Unable to play, Perkins’ career lost its momentum as Presley’s record turned gold. Since the song was Sun Records’ first million-seller, Phillips presented Perkins with a new Cadillac. Phillips wasted no time getting his new writer’s songs on tape. The sessions would remain Perkins’ finest work.
While touring abroad with Chuck Berry in 1964, Perkins met the Beatles and attended a recording session where they recorded four of his Sun sides. Ready to jumpstart his career, Perkins found a musical home with the Johnny Cash Show in 1968 and stayed for a decade. The Perkins-penned tune “Daddy Sang Bass” was a huge hit for Cash and, as Perkins claimed, “the song I want to be remembered for.”
The rockabilly revival that began in the early 1980s fascinated Perkins: “Why would those cats want to imitate what we did back when we didn’t know what we were doing or have anything to do it with?,” he pondered, enjoying the adoration.
In 1985, the surviving Beatles, Eric Clapton and other English artists appeared in “Blue Suede Shoes: A Rockabilly Special”, a show taped in London that continued to keep an international spotlight shining on Perkins.
One highlight of pop culture’s newfound interest in rockabilly was the discovery of a rare recording session at 706 Union. “Elvis dropped by Sun when I had a session going on. I had this little song I called “Matchbox.” (Perkins hums a few bars.) Jerry Lee [Lewis] was there ‘cause I’d hired him to play piano. I think Sam called Johnny to come down,” Perkins remembered. “We all started jamming. It wasn’t a big deal when it happened.”
The stars of that session became known as “The Million Dollar Quartet”. An album followed, albeit 30 years afterwards. Decades later, it would be the focus of an award-winning Broadway show re-creating the glory days of rockabilly in Memphis.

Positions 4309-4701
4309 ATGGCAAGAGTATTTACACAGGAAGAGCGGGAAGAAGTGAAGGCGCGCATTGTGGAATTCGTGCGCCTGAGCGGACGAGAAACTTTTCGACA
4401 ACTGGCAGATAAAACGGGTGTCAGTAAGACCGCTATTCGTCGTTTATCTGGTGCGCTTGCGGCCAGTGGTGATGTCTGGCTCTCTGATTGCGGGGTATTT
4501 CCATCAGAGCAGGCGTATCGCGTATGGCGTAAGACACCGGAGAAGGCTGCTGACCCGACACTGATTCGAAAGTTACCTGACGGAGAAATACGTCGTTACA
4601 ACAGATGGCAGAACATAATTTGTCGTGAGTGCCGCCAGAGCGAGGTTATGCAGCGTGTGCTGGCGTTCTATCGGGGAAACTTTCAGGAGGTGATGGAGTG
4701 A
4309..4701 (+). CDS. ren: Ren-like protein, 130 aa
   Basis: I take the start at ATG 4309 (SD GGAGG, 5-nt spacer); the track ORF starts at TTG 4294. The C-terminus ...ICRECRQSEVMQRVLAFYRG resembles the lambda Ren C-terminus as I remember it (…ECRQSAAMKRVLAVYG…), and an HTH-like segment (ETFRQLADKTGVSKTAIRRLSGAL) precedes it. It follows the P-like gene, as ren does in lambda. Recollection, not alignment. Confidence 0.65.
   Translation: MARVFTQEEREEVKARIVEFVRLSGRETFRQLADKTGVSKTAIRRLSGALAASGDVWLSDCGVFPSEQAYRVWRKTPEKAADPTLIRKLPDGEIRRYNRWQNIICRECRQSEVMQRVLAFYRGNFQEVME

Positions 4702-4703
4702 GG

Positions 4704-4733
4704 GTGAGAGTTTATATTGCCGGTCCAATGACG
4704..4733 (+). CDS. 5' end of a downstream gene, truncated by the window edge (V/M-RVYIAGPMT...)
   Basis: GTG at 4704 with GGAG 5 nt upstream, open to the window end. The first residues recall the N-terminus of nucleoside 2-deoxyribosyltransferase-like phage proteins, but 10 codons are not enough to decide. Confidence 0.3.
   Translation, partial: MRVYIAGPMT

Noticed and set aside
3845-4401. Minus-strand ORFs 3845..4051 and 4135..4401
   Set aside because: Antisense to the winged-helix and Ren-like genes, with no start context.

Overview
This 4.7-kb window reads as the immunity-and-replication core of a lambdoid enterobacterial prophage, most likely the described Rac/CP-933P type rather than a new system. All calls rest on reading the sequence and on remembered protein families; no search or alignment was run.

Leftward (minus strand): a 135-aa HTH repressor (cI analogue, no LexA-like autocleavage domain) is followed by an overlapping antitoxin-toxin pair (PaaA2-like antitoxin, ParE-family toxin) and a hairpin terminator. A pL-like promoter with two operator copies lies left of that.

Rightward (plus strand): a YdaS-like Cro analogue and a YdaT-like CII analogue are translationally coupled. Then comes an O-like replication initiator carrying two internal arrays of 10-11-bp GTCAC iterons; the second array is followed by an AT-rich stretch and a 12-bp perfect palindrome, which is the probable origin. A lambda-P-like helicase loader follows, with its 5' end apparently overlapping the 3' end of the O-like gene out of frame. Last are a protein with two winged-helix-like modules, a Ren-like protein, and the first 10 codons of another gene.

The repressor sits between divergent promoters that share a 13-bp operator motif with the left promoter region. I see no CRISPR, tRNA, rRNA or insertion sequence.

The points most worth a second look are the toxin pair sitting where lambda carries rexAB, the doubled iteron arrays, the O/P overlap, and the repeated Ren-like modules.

One day, [Paul] McCartney called wanting me to come to Montserrat to work on a song for his album [“Tug of War 1982”]. I had my band with my sons; Stan played drums and Gregg, bass guitar. We were playing around doing my little Sun songs, so I had to think about it — for maybe two minutes.Carl Perkins
In 1986, Perkins returned to Memphis to record “Class of ’55: Memphis Rock and Roll Homecoming” at Sun with his former Sun Records label-mates Cash, Lewis and Roy Orbison. Perkins wrote the album’s debut single, “The Birth of Rock ‘n’ Roll”. Its video starred Perkins, Lewis and Rolling Stone Ron Wood, along with popular Memphis landmarks. Perkins won a Grammy for his contribution to its accompanying spoken-word album.
During the 1990s, Perkins appeared on several star-studded compilations. In 1996 came the release of Perkins’ biography, “Go, Cat, Go”, and an album of the same title, featuring the remaining Beatles with Paul Simon, Tom Petty, Bono, and Brian Seltzer. It was Perkins’ final work.
Perkins died in Jackson, Tenn., on January 19, 1998, leaving a legacy that brought the humble star tremendous pride. Perkins worked with the Jackson Exchange Club to establish the Carl Perkins Center for the Prevention of Child Abuse, and his adopted city renamed its civic center in his honor.
Perkins has been inducted into the Rock and Roll, International Rockabilly, and Nashville Songwriters halls of fame. “Blue Suede Shoes” won a Grammy Hall of Fame award as one of the songs that helped shape rock‘n’roll, and Rolling Stone rated Perkins among the 100 Greatest Artists of All Time. All this from a man who once had to knot his broken guitar strings so he could keep on playing.